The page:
Anthony Bender, MIA - 382 ADP

This one is probably going to be slightly tougher to grab now that Dylan Floro looks doubtful to be ready by Opening Day, but I think his ADP was way off to begin with so will gladly pay a slight premium for some possible early-season saves. He is by far the Marlins' best reliever, and even once Floro is back, he should see a decent share of save opportunities.

Armed with a Sinker/Slider combo like Kittredge above, Bender finished 2021 with an impressive 28.7 K% and a lowly .311 xSLG. The sinker usage provides healthy groundball rates, and a 45.2 Whiff% on his slider proves its effectiveness to put away hitters. The fact that he threw 61.1 innings in his first big league season shows how heavily Don Mattingly is going to rely on the 27-year-old going forward.

Diego Castillo, SEA - 384 ADP

Another JB favorite in all leagues, Castillo is about as solid as they come. After a surprising trade last season, he now finds himself in one of the most loaded bullpens in the league in Seattle. Paul SewaldKen Giles, and Drew Steckenrider join Diego in forming one hell of a late-inning squad. His xBA and xERA have been top 10% for three seasons now, but in 2021, we finally saw the jump in his strikeout rates that I've been waiting for. He threw his slider at a 66% clip, and it boasted a .130 BAA and a 40.1 Whiff rate. He is now officially the whole package.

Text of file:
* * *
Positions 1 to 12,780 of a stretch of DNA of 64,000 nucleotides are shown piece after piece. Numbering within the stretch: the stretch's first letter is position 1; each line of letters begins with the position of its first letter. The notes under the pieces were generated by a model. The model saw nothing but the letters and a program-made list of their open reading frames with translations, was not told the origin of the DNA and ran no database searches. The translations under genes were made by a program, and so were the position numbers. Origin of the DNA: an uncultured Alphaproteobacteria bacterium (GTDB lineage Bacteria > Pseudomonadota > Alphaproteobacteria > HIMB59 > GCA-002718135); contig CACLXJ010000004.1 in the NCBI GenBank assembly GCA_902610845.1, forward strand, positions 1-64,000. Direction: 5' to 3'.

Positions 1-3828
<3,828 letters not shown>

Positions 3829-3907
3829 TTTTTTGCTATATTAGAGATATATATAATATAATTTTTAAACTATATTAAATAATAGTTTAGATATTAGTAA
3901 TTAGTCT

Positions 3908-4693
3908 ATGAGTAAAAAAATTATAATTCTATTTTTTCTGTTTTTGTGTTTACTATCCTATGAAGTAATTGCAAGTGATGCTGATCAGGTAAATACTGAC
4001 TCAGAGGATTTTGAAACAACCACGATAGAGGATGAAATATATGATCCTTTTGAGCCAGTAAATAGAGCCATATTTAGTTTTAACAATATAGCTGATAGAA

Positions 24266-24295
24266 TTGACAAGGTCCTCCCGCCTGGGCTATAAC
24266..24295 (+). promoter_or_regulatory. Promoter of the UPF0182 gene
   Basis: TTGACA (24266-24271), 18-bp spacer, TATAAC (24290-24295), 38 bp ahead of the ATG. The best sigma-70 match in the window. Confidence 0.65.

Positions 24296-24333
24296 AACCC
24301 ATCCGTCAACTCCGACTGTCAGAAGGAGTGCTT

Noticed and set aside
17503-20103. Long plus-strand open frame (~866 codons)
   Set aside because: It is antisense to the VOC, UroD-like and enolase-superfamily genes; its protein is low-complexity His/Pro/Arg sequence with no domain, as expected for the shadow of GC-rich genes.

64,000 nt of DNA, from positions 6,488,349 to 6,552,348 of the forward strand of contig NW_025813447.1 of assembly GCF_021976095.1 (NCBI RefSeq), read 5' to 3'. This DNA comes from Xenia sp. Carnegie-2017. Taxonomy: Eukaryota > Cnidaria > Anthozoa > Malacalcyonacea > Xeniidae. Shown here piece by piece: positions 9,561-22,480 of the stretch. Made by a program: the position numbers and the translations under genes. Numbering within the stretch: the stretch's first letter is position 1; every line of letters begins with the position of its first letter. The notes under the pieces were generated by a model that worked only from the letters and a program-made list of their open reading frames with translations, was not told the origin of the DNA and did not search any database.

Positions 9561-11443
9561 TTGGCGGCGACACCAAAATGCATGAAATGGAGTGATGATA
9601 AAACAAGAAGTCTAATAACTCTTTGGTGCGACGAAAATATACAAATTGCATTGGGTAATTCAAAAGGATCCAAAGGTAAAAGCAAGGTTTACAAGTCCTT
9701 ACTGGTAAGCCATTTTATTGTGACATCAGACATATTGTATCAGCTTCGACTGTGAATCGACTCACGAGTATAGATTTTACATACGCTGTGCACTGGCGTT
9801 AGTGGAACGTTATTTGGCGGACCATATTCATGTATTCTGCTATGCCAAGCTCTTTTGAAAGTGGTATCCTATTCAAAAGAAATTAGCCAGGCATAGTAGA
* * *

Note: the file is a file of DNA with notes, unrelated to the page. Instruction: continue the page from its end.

Cole Sulser, BAL - 429 ADP

Since the recent news of Tyler Wells being potentially stretched out as a starter this spring, I have been hammering Sulser late in drafts. Regardless of who gets the "majority" of Baltimore's saves in 2022, Cole Sulser is the most effective and heavily utilized bullpen arm on the team (again). In his first extended big league appearance during the COVID season, things looked pretty ugly for Sulser. But there was one bright spot, and that was a pretty nasty changeup.

Sulser not only threw his best pitch more often in 2021, he found a way to make it even better by adding over SIX inches of vertical drop. His K% jumped from 19 to 28.4. He should also be one of the many Orioles pitchers who benefited from the new left-field dimensions at Camden Yards. Four of his five HR allowed in 2021 were to RHB at home.

Jorge Alcala, MIN - 430 ADP

Last year, I predicted that Jorge Alcala would finish the season as the highest-ranked Twins reliever in fantasy. Obviously, he didn't wind up seeing as much ninth-inning work as I expected, but he definitely earned a very important role in Minnesota's bullpen. Things started out pretty ugly, as Alcala limped to the ASB rocking a 4.67 ERA and a sad 23 K%. But the potential was fully released in the second half as the 26-year-old boasted a 2.88 ERA and 32 K% over the last 25 innings to include just two ER over his last 18 IP.